Date Released: September 30th, 2014
Publisher: Warner Bros. Interactive
Platform: [Reviewed: Xbox One], PlayStation 4, PC (Nov. 18th on Xbox 360 and PlayStation 3)
Rated: M for Mature
J.R.R. Tolkein’s fictional world of Middle-Earth has spawned many retellings of its spectacular conflicts in other forms of medium like the recent Hobbit and The Lord of the Rings trilogy. There are video game adaptations based off of the movies that were actually good, and others that build upon the lore. What Shadow of Mordor brings to the universe is a gripping tale of loss and vengeance that follows a linear progression, yet is tailored by the player’s own actions.
Shadow of Mordor takes place between the events of Tolkein’s The Hobbit and The Lord of the Rings where a garrison of soldiers from the Kingdom of Gondor, led by the ranger captain Talion, keeps watch on top of the Black Gate that leads into the land of Mordor. It is until one night that uruk-hai invade and overtake the gate in the dead of night. Before they could escape, Talion and his family are captured by the Black Hand and slain as sacrifices to summon forth a powerful wraith spirit. Unbeknownst to the Black Hand, the wraith’s consciousness was infused into Talion’s, and unto him, the curse of never reuniting with his family in death. This unlikely alliance grants Talion the power to avenge the death of his family and remove the curse that binds them.
Here’s how my first five minutes of playing started: I get acquainted with the controls, I take out a couple of uruks, I think I’m cool for doing so, then I ran into two captains and a towering Graug, which led to me being annihilated. This little disaster led to the introduction of the impressively complex star of this entire game: the Nemesis System. Every time you face against an uruk captain you build up a relation of sorts; whether you defeat him, he escapes, or you die by his hands, that particular captain will remember what transpired. Captains that were defeated and survive will seek you out for a rematch, bearing the scars of your last encounter, however, if one were to successfully kill you, they will becoming more powerful and harder to kill.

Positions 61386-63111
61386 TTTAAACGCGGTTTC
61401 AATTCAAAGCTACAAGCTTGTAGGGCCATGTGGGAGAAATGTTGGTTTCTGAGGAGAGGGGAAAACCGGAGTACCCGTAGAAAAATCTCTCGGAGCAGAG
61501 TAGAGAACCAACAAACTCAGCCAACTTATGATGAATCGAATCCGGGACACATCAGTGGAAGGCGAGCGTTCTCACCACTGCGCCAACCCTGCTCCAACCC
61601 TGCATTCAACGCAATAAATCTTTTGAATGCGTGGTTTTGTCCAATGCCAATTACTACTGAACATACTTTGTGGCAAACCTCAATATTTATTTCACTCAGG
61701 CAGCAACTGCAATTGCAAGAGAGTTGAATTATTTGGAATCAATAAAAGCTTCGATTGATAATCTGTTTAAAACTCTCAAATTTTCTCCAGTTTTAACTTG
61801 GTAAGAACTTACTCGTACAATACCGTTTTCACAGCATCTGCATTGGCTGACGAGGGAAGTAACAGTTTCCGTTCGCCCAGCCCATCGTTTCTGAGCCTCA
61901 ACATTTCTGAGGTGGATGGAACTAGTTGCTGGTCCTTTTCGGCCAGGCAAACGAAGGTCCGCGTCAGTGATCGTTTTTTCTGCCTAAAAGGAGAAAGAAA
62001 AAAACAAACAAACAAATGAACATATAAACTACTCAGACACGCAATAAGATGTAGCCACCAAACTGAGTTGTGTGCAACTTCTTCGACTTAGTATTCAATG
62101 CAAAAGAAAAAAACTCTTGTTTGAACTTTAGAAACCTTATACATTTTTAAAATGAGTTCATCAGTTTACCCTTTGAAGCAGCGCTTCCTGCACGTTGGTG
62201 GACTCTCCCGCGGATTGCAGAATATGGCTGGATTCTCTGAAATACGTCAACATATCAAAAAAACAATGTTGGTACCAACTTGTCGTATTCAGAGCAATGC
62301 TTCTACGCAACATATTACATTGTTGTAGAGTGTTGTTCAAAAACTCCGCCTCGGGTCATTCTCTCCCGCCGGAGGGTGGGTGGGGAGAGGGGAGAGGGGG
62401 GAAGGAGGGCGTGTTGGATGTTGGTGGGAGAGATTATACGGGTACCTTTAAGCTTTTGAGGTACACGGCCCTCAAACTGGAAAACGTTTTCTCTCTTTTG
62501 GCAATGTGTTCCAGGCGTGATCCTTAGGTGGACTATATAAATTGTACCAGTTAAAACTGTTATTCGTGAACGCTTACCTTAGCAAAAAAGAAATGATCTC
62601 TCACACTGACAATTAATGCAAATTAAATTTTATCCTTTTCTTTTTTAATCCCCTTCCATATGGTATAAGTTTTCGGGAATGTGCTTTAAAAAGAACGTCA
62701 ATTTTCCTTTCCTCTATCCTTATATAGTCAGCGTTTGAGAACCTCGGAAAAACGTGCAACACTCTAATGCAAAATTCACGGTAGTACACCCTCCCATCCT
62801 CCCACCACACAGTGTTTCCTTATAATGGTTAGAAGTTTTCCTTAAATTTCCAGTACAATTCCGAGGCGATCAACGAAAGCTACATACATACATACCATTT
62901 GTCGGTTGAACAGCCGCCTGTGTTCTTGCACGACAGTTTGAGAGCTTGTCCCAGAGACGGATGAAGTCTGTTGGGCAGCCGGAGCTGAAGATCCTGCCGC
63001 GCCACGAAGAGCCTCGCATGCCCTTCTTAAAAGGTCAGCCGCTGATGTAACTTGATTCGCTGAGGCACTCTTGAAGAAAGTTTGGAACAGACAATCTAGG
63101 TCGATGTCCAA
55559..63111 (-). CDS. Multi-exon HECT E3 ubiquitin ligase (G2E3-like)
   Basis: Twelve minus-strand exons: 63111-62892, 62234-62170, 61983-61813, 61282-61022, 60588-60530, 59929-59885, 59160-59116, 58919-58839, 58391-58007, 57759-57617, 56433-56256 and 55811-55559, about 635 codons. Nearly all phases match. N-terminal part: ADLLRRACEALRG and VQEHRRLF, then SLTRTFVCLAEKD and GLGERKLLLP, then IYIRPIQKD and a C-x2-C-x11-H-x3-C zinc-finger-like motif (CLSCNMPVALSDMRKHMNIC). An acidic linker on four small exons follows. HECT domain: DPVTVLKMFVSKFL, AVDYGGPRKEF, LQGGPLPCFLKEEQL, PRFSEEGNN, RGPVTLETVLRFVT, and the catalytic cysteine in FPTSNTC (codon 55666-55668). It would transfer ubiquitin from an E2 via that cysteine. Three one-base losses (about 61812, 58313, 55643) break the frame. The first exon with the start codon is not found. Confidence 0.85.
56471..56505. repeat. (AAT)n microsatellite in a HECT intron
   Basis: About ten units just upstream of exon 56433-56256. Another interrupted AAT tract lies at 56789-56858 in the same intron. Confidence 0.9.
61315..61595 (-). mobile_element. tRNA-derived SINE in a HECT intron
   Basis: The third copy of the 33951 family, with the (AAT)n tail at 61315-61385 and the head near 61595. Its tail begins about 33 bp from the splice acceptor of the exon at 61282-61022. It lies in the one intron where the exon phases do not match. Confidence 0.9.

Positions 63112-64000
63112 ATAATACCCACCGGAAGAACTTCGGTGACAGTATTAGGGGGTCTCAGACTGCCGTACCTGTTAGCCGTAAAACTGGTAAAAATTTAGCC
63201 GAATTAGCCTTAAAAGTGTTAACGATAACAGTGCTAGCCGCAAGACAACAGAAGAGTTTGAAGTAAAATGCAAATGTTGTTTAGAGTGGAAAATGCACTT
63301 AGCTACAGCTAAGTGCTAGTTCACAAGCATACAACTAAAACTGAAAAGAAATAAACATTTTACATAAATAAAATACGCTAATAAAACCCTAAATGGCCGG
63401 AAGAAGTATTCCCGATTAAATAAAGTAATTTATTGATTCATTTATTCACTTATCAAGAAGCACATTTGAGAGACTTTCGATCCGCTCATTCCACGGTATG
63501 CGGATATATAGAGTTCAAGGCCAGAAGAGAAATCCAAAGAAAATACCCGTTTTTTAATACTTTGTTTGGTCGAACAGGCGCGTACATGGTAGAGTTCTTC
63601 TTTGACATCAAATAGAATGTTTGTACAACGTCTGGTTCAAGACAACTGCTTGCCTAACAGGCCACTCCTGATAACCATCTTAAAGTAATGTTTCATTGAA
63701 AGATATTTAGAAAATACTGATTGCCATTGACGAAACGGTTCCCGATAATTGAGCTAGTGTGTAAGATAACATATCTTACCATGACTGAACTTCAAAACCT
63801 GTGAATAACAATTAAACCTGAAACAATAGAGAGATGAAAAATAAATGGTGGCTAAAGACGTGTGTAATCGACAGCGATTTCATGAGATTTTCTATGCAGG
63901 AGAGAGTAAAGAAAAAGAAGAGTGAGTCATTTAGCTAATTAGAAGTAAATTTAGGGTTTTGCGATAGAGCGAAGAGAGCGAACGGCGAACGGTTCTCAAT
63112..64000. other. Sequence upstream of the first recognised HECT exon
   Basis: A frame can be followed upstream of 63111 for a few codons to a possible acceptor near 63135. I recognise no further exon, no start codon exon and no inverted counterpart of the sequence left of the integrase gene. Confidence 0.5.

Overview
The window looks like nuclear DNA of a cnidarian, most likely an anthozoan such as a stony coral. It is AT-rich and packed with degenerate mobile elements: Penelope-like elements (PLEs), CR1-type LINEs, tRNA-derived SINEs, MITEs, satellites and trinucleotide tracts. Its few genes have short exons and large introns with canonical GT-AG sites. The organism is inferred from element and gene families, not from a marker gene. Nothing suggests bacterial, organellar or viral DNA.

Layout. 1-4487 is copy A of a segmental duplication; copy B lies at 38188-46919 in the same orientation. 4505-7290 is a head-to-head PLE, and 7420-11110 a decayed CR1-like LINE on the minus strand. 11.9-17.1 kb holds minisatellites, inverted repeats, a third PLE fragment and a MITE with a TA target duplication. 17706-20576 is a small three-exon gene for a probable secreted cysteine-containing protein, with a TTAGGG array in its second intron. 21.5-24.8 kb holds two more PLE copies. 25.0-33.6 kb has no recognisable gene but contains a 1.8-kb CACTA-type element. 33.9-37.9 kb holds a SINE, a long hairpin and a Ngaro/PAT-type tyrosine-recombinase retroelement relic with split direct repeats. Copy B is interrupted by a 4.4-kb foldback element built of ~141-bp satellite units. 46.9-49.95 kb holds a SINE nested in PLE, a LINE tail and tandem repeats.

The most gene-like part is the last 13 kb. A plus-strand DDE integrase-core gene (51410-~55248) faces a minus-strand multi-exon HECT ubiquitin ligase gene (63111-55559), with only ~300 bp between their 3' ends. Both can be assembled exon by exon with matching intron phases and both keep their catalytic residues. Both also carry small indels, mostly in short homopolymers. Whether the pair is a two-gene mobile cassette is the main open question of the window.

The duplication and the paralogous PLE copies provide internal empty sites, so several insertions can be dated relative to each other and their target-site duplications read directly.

Shadow of Mordor doesn’t mess around; you will be killed if you act haphazardly and contemplating fights beforehand is instrumental in successfully taking out your target. Each uruk captain has a list of strengths and weaknesses that you can exploit. Learning their weaknesses and identities require you to interrogate fellow captains or “worms” that will spill the beans when pressured. Even with the knowledge of an uruks weakness, they make up for it by having a larger list of strength can lessen or negate an attack’s effectiveness or send them into a frenzied state when a certain requisite is met, like seeing specific monsters or being close to death. Killing is pretty much the central activity here, no matter what mission you do, but the Nemesis system brings unique encounters into the mix that will dramatically change the flow of a fight whenever a captain makes an appearance.
Being highly influenced by the combat of the Batman: Arkham series and the parkour exploration of Assassin’s creed, these two elements lend themselves to provide a basis that functions and controls extremely well. It the extensive upgrade system that will open a plethora of possible abilities and powers used to meet any challenge you may face. On top of that, you can increase your own stats to take more damage or carry more arrows at one time, or place runes on your weapon that provides passive ability that could help turn the tide of battle if you’re in a tight spot. Learning how to time your attacks and counters is easy enough to grasp, but as the enemy numbers increase and use different tactics against Talion, so too will players have to adapt and learn more movesets – in short, Shadow of Mordor is not for casual players that don’t take the time to master what is actually necessary to stay alive.
The Land of Middle-Earth is a stretch of lush plains and tall distant mountain that beautifully captures Tolkein’s fantasy world. More impressive is the uruks themselves; there is such a variety to the character models that I can’t recall if I even came across two that looked the same. Even the weather effects look good, ridiculously more so for the fact that this is the first time that I can say that I’ve ever seen hail in a game! Talented voice actor Troy Baker lends his talents as Talion, bringing in a wide range of emotions that actually comes across as genuine. The opening scenes highlight this and made me honestly upset and saddened at how Talion lost his family with equally great performances by Laura Bailey as Ioreth, Talion’s wife, and Jack Quid as Dirhael, his son.
Shadow of Mordor is a satisfying experience from its kinetic and brutal combat to its challenging gameplay. Monolith even went so far as to work with Middle-earth Enterprises, Peter Jackson, and the artists at Weta Workshop to make sure that every aspect of the game aligned within the canon. Regardless of the considerably darker and singular tone of revenge (not saying that’s a bad thing, it’s quite fitting to the overall lore) the story takes a steep dive and almost ruined the game for me, almost. Shadow of Moror in the end is a triumph as a Lord of the Rings game that must be experienced and I hope to see more installments in the series implement the revolutionary Nemesis system.
Overall Rating: 4.5/5